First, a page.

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3.4: United States- Population and Religion (2 Days)

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    Chapter Challenges
    • Explain the concepts of the cultural melting pot and the American Dream and how they have contributed to American society and culture.
    • Describe the current demographic profile of the United States.
    • Identify the size, distribution, and other characteristics of the Hispanic population in the United States.
    • Explain the two most significant processes that led to the spatial distribution of African Americans in the United States.
    • Describe the distribution of the dominant religious affiliations in the United States.
    Learning Objectives

    TEKS Regional Unit 03: Us and Canada: Chapter 3.1 Population and Religion in the USA

    WG.6B Explain the processes that have caused changes in settlement patterns, including urbanization, transportation, access to and availability of resources, and economic activities.

    WG.7A Analyze pyramids and use other data, graphics, and maps to describe the population characteristics of different societies and to predict future population trends

    WG.7B Explain how physical geography and push and pull forces, including political, economic, social, and environmental conditions, affect the routes and flows of human migration.

    WG.7C Describe trends in world population growth and distribution.

    WG.7D Analyze how globalization affects connectivity, standard of living, pandemics, and loss of local culture.

    WG.17B describe central ideas and spatial distribution of major religious traditions, including Buddhism, Christianity, Hinduism, Islam, Judaism, and Sikhism.

    WG.17D Evaluate the experiences and contributions of diverse groups to multicultural societies.

    TEKS and ELPS for Regional World Geography Unit 03--United States and Canada from TEKS Resource System

    Population and Religion in the United States

    The American “Melting Pot”

    Early immigration to America was dominated by people from the British Isles, resulting in an American population for whom speaking English and practicing Protestant Christianity was the norm. There were some regional exceptions to this, such as Catholicism in Maryland and the widespread speaking of German in Pennsylvania. However, English and Protestantism were standard in the American colonies. As migrants arrived in the United States from non-English-speaking countries, within a generation they learned English and assimilated into American society. This gave rise to the idea of the United States as a cultural melting pot.

    People were drawn to the United States by the hope of economic opportunities. Most immigrants were poor and came to the United States to make a living and improve their way of life. They viewed assimilation into mainstream society as a necessity for success. They believed in the American Dream—that through hard work, you could achieve upward mobility and financial success no matter your background. This dream came true for millions of Americans.

    According to the US Census Bureau Population Clock, the population of the United States is more than 325 million people. It is the third most populated country in the world after China and India. Among developed countries, the US population is one of the fastest growing, at about one percent each year. This is because of a fertility rate of approximately 2.1, which is higher than the 1.5 of most European countries. Another contributing factor is a positive net migration rate (more people immigrating to the United States than emigrating from it). In terms of human well-being, life expectancy is more than 78 years for men and 80 years for women. While this may seem high, especially when compared with a century ago, life expectancy in the United States is lower than in 49 other countries.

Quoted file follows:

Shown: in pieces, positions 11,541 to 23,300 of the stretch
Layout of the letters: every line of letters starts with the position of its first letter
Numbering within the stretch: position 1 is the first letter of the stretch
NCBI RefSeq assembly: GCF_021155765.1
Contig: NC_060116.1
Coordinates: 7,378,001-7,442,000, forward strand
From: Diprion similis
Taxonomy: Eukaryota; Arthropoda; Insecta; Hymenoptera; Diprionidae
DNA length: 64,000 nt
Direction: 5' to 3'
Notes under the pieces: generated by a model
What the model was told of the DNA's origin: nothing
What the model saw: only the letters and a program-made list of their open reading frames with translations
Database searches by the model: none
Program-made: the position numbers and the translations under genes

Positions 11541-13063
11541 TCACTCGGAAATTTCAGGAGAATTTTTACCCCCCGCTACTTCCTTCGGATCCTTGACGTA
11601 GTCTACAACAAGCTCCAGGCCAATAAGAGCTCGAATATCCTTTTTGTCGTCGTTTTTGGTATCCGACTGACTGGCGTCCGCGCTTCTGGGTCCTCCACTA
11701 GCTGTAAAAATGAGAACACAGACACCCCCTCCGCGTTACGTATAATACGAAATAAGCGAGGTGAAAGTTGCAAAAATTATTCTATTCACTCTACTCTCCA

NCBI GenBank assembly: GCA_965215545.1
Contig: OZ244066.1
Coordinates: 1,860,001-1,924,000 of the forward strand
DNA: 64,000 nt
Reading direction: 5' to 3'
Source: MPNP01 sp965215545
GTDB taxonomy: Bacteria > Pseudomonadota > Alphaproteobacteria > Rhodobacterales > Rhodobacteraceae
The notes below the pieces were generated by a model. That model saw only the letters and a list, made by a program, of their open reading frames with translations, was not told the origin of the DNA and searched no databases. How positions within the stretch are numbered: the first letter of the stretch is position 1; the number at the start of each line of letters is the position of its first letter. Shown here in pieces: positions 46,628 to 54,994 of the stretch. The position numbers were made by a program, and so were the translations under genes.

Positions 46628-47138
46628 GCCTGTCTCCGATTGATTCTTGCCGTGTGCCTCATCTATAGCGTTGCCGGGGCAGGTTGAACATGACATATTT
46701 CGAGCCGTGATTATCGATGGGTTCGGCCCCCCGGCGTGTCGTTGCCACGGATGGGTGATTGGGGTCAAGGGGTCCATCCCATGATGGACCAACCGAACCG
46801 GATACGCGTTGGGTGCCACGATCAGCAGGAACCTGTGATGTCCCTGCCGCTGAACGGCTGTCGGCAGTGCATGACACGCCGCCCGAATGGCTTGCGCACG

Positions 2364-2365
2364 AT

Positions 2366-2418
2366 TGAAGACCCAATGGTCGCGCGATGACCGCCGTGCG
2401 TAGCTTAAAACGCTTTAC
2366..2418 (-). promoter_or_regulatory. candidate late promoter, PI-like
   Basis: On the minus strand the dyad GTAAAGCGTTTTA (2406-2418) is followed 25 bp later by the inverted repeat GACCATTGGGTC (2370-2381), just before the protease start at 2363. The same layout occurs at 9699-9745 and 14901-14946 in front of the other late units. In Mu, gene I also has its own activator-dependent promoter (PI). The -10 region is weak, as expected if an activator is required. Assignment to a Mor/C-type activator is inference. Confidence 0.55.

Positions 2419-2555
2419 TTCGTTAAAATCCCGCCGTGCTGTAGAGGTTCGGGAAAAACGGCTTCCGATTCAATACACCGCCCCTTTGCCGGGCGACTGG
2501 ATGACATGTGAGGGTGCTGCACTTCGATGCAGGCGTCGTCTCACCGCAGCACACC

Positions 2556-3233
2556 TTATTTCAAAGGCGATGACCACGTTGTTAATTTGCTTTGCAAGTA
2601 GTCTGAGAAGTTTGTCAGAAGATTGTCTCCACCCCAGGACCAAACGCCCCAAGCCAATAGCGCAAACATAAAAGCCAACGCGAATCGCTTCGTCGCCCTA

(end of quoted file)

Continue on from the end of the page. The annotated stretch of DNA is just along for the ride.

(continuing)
As a country of immigrants, the United States is home to people from all corners of the world as well as many ethnic minority groups. According to the 2010 census, the ethnic minority groups in the United States included 16.3 percent Hispanic, 12.6 percent African American, 5 percent Asian and Pacific Islander, and 1 percent Native American. [1] An interesting trend is that Asians are growing faster than any other ethnic group in California. The 2010 census reported that the Asian population in California had increased 31.5 percent since 2000, to a total of five million.

    The Hispanic Population in the United States

    One of the most striking shifts in immigration patterns of the past few decades has been the dramatic increase in Hispanic/Latino immigrants to the United States. There have long been Spanish speakers living in the United States (recall that Spain colonized Florida, Texas, and the Southwest before those regions became part of the United States). However, for most of American history, the Hispanic minority had little impact outside of a few areas of the country.

    In 1970, Hispanics made up less than five percent of the US population. However, by 2010, 48 million Hispanics made up about 16 percent of the population (see the map below). For the first time, Hispanics were the largest ethnic minority in the United States, surpassing African Americans as the largest minority starting with the 2000 US census (12.5 percent Hispanic compared with 12.3 percent African American).

    The US Hispanic population doubled between the 1990 and 2000 censuses. Between 2000 and 2006, Hispanic population growth accounted for about half the nation’s growth and grew about four times faster than the country’s population as a whole. The growth of the US Hispanic population is a direct result of increased immigration from Latin America to the United States in the late 20th and early 21st centuries [2] as well as the Hispanic population having higher fertility rates than the non-Hispanic US population. [3]


    This map depicts the Hispanic population in the United States and the US Sun Belt.

    Nearly half of the Hispanics in the United States live in California or Texas. There has been a large increase in the Hispanic population outside of those states in the past decade, especially in the South. For example, Arkansas, Georgia, Tennessee, North Carolina, and South Carolina have all experienced Hispanic population growth rates between 55 and 61 percent from 2000 to 2006.